Rating: E10+ for Animated Blood, Fantasy Violence, Use of Alcohol and Tobacco
Available for: PC, Mac OS X, Linux, Xbox 360, Xbox One, iOS, Playstation 4, Playstation Vita, Nintendo Switch
Bastion (2011) is the last of the Supergiant Games I had left to play, and it was just as beautiful and satisfying as their other titles. Much like the Transistor and Pyre games that came afterwards, Bastion beautifully wove its gameplay into the very motifs and themes it sought to convey.
Bastion’s story focuses on a boy, only referred to as the Kid, in the aftermath of the Calamity that has literally destroyed the world. He encounters Rucks, an elderly man who instructs the Kid to collect Cores in order to rebuild the Bastion and restore the world to its former state. In order to find these Cores, the Kid travels to different parts of the former Caelondia to destroy the destruction with his Hammer and eliminate the hostile creatures that managed to survive the Calamity. Along the way, he encounters Zulf and Zia, both from a race called the Ura. Caelondia had been at constant war with the Ura until the Calamity destroyed them both. As the narrative progresses, the Kid and the player are able to uncover the origin of the Calamity and the other survivors that remain.
One of the first things that struck me about Bastion was entangled motifs of construction and destruction in every part of the game. You begin the game by using your hammer to destroy walls and boxes and just about any part of the world, and by doing so, you can collect currency that will upgrade your weapons and allow you to purchase abilities. All this so that you are able to obtain the Cores and recreate the world once more. At the same time, as you walk around the world, pathways will emerge, falling into place in a very blatant recreation of the places that the Kid once knew. You feel almost hypocritical at the start: why continue to destroy a world that has already been destroyed and how will this help to put it back together? However, most of this mechanic doesn’t feel so much “destruction” as it does cleaning up the aftermath of the Calamity, mostly in the form of removing of rubble and hazards. In that way, you can reconcile the internal conflict when you slam down your hammer on the pathways that have just emerged.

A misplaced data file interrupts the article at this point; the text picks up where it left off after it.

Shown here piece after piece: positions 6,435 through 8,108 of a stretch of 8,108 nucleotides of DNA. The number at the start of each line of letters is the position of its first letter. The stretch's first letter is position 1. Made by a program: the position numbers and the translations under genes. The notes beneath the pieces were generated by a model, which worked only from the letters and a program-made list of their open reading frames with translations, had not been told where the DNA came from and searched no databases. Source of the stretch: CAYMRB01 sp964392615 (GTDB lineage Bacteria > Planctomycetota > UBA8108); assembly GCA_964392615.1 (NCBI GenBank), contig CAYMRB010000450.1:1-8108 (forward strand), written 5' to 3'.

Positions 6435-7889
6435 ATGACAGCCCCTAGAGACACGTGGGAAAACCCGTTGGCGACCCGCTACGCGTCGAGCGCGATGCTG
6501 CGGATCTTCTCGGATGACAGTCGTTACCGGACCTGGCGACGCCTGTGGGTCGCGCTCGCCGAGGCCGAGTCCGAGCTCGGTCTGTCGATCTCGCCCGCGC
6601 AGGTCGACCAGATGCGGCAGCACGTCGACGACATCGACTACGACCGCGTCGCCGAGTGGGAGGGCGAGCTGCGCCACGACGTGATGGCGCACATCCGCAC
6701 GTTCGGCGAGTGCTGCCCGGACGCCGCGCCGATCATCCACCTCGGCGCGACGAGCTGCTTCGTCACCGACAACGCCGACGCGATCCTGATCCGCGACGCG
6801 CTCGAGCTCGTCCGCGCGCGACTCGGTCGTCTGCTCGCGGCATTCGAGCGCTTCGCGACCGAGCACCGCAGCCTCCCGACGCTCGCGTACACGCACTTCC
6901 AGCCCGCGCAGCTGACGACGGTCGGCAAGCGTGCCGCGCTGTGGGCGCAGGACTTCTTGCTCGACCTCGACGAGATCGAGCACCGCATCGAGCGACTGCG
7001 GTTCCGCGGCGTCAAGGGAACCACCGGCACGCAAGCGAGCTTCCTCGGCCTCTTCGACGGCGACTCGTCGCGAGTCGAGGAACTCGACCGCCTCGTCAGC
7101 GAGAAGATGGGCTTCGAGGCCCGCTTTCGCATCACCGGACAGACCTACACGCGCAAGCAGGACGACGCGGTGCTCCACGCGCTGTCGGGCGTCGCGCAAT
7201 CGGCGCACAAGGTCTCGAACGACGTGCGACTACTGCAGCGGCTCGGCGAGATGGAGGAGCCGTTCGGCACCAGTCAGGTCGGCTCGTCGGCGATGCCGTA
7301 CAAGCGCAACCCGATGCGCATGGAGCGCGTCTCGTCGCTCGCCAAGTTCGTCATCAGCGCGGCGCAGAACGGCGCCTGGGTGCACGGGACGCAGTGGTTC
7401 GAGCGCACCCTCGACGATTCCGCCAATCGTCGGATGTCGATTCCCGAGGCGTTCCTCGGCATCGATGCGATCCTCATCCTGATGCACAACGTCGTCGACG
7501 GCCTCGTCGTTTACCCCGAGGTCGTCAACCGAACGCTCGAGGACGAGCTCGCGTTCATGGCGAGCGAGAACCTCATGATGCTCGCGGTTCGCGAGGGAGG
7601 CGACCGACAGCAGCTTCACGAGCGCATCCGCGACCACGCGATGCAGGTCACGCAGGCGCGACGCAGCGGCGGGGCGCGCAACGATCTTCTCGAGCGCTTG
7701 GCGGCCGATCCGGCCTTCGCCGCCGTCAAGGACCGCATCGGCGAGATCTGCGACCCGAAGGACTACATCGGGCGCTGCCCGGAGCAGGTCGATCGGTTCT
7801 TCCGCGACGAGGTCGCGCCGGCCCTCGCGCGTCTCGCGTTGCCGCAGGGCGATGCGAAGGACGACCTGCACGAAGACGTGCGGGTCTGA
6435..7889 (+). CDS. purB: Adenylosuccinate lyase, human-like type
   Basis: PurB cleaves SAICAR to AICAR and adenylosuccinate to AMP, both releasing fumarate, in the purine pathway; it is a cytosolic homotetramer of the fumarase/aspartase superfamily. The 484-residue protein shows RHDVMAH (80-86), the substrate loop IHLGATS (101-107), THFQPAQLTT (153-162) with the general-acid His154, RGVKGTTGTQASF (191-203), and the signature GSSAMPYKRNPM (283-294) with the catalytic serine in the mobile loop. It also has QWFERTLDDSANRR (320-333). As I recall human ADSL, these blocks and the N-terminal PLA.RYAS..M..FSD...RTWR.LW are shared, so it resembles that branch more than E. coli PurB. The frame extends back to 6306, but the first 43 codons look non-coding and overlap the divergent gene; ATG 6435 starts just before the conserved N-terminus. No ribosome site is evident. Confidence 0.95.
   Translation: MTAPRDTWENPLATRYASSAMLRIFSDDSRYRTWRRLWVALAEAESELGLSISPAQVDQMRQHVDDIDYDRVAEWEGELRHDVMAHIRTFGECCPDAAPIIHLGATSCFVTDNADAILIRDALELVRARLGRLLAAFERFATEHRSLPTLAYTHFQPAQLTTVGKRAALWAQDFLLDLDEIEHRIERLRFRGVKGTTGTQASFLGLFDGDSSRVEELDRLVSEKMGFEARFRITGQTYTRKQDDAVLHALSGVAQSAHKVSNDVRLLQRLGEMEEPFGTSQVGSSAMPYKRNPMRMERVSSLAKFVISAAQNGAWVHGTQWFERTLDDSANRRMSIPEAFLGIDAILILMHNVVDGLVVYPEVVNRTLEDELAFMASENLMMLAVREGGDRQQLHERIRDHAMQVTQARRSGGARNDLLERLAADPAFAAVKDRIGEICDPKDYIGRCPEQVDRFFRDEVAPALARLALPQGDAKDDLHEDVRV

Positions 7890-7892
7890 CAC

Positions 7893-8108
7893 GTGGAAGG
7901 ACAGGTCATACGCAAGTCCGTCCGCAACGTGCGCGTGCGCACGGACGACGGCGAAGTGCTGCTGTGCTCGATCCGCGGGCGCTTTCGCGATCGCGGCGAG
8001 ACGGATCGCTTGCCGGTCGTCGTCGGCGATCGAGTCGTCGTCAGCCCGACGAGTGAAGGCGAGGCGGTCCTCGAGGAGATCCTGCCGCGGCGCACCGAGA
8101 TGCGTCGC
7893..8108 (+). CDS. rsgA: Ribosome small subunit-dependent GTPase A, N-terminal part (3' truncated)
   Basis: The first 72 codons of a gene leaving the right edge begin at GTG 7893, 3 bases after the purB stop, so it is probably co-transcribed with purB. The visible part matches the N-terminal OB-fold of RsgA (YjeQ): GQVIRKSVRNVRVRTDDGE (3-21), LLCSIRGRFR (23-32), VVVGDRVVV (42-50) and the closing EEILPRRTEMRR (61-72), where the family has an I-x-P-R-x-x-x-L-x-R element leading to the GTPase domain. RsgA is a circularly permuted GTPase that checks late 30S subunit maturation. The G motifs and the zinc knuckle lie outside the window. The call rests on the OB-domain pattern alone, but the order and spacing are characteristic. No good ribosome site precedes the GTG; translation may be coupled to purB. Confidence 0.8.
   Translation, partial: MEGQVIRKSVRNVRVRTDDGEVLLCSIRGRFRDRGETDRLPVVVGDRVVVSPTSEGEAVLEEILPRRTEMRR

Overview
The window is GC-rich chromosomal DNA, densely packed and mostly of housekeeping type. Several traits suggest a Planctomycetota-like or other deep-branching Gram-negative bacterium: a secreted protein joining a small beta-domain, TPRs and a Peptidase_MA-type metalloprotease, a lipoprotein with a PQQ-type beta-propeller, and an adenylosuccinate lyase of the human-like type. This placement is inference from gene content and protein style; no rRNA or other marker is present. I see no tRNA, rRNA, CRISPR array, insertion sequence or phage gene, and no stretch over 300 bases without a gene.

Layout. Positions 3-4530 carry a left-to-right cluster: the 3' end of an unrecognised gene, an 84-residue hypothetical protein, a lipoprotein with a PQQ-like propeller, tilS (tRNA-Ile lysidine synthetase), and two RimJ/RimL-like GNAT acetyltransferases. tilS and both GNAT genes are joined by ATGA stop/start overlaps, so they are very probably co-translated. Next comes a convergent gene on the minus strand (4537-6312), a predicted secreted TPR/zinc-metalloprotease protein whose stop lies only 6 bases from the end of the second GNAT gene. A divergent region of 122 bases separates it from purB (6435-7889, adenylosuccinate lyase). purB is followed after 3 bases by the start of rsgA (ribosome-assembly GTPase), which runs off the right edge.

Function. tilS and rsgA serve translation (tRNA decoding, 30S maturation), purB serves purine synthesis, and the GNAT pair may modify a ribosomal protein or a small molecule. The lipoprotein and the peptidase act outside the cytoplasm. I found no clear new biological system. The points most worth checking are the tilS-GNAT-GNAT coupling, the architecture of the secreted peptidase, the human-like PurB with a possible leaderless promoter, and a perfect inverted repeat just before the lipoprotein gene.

Combat presents another morally conflicting action. Each of the creatures that have survived the Calamity and now attack you in swarms were once considered to be pests and harbingers of chaos. They survived where other creatures didn’t, but now you must attack them in order to collect and bring back the Cores. The game also continuously gives you more weapons in each new level, all the way until the end of the game and each more powerful than the last. With these unique weapons, you are able to cause more powerful and more precise damage, and they each become more effective as you add upgrades and equip abilities. On the other hand, the game presents several unique opportunities to obtain baby creatures and nurture them back at the Bastion. The symbolic significance of the creatures being babies is not lost on the narrative: they are new life brought into the world and hope for a better future than the one the Calamity left behind.
Speaking of which, the game would have you initially believe that when there are so few survivors left, everyone would just put aside the war between the Ura and Caels, right? Wrong. While the Kid makes his trips back and forth to the Bastion, conflicts arise between Zulf and Rucks, causing havoc and eventually revealing the origin of the Calamity. The Bastion had been nearly completed, but now the Kid must collect Shards in order to finish the Bastion. As he continues to travel across Caelondia, the Kid now begins encountering more Ura survivors, who are determined to keep the Bastion from being rebuilt. The Kid presses on and tensions continue to rise until it comes time to face the Ura and settle the dispute. The player is at this point given a choice on how to handle the conflict, based on the player’s sentiments and understanding of the situation. This decision and the final decision of the game are the final demonstrations of duality between construction and destruction. Will you continue to look at the past to define the state of the world? Or will you seek to build a better world after what the Calamity has left behind?
Bastion contains a beautiful story that focuses on the motifs of creation and destruction in order to tell its narrative. As the world recreates itself to make you a pathway, you must break past the destruction in order to repair what the Calamity left behind. The imagery is used literally and symbolically, not only with the set pieces around you, but also with your interactions with other people and creatures. While this was their first game, it still holds true that Supergiant Games continues to create incredible stories that marry gameplay with narrative. If you have not played Bastion, I highly recommend that you do so.